By Jean Kelso Sandlin, Senior Strategist
To stay informed in this fast-changing social media landscape I read a lot. I read books, blogs, new research on how people are using the Internet to access healthcare information and case studies of how hospitals are using this new media to successfully connect with their communities. One blog I read this morning said, “The Internet should be used like a megaphone.” I disagree. I don’t know about you, but if I see someone on the corner with a megaphone, I walk the other way.
The “megaphone” takes us back to the old media model when hospitals would define a message and then scream it out–hoping it was loud enough, and that you picked the right corner to get the most traffic, that the people passing by spoke the same language as the megaphone user and could hear the message over the street noise, and that the message might be meaningful to them so they would remember it and remember fondly who was behind the megaphone.
Finding the right metaphor for the Internet and social media can be difficult – it’s wide reaching in its variety of offerings. People must be self-directed in order find what is useful to them. It often starts conversations among people who would otherwise never meet and, by doing so, can foster a sense of real community.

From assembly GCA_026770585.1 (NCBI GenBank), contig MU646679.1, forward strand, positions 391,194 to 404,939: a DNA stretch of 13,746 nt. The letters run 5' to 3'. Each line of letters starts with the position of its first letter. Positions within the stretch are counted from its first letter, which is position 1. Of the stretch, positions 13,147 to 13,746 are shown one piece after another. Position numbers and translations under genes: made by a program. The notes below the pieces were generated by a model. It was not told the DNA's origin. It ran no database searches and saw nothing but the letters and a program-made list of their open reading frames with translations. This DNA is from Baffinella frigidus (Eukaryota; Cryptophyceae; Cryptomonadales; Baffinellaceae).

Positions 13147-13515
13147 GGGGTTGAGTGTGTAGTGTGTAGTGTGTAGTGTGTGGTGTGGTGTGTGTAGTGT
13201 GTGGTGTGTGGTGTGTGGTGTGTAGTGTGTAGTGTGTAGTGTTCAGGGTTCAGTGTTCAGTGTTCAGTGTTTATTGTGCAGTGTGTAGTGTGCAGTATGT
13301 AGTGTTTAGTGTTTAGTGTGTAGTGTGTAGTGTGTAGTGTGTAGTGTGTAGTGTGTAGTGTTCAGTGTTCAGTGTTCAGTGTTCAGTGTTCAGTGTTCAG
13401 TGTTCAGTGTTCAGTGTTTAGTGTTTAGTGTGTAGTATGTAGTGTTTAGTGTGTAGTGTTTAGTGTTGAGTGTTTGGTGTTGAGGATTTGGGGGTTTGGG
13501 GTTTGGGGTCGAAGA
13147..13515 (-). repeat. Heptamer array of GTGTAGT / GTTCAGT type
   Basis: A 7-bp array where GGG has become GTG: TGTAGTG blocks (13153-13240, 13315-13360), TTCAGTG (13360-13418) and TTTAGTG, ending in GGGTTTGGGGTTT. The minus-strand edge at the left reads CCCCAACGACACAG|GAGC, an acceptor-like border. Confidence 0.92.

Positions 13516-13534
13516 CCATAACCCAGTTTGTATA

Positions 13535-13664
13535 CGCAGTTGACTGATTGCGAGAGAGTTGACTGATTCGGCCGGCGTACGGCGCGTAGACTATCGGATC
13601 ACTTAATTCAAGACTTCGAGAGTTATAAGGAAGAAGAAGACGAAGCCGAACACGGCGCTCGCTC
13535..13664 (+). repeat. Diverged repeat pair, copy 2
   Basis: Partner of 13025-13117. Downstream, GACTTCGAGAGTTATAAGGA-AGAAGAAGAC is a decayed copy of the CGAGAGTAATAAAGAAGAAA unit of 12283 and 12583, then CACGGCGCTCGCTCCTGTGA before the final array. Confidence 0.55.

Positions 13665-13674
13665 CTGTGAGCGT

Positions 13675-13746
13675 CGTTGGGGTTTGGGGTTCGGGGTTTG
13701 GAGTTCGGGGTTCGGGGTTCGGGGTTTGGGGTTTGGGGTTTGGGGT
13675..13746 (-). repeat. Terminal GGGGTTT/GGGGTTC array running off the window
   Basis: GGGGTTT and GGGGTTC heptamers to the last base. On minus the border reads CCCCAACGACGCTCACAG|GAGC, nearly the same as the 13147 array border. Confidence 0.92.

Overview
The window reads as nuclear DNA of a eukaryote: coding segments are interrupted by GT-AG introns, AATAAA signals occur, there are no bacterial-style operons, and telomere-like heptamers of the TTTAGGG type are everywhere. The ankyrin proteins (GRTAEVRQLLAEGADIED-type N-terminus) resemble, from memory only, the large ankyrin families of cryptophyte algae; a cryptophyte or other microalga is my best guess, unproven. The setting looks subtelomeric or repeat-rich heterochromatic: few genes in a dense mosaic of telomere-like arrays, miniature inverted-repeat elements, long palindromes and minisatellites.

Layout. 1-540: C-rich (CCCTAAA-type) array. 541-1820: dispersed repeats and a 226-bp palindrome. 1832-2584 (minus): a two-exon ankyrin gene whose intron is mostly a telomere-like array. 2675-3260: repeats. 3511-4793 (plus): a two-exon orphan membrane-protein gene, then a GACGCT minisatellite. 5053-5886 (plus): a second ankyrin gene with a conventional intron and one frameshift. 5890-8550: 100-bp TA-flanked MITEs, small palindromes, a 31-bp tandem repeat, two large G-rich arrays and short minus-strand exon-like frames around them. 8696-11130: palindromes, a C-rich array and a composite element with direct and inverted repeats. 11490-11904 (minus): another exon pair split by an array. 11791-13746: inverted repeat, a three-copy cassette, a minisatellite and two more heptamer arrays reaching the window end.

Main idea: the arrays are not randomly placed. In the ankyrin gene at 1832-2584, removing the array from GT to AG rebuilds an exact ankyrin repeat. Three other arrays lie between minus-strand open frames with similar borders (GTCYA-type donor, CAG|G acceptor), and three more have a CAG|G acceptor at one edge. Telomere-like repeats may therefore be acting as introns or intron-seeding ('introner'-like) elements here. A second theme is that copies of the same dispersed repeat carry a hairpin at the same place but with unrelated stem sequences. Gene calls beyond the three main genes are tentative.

This week when I was exchanging squash for tomatoes with a colleague, it hit me. The Internet is like a free farm. If you are not familiar with the concept of a free farm, it is when people bring the bounty from their garden and share with others. For example, if you grew more zucchini than your family can eat, you would lay down your squash, look around the table at what others had brought and decide what your family could use–maybe a few tomatoes. While browsing the bounty, you meet the person who selects the zucchini and you strike up a conversation. She tells you about her fantastic new zucchini cake recipe. In some communities, these arrangements are called bounty tables or sharing tables. No matter what they are called, the gardeners come with something to share, they take what they need, and usually there is a community atmosphere where ideas or information are shared.
In seeking healthcare information, people come with information to share, are eager to learn and often times create a sense of community. Consider how a Birthing Center site can invite new moms to ask questions and share information about their newborns or how cancer survivors can encourage those who are newly diagnosed. Certainly, the strength of new media is not in the concept as Internet as megaphone–a loud one-way message–the strength of the new media is in sharing the bounty … tomatoes anyone?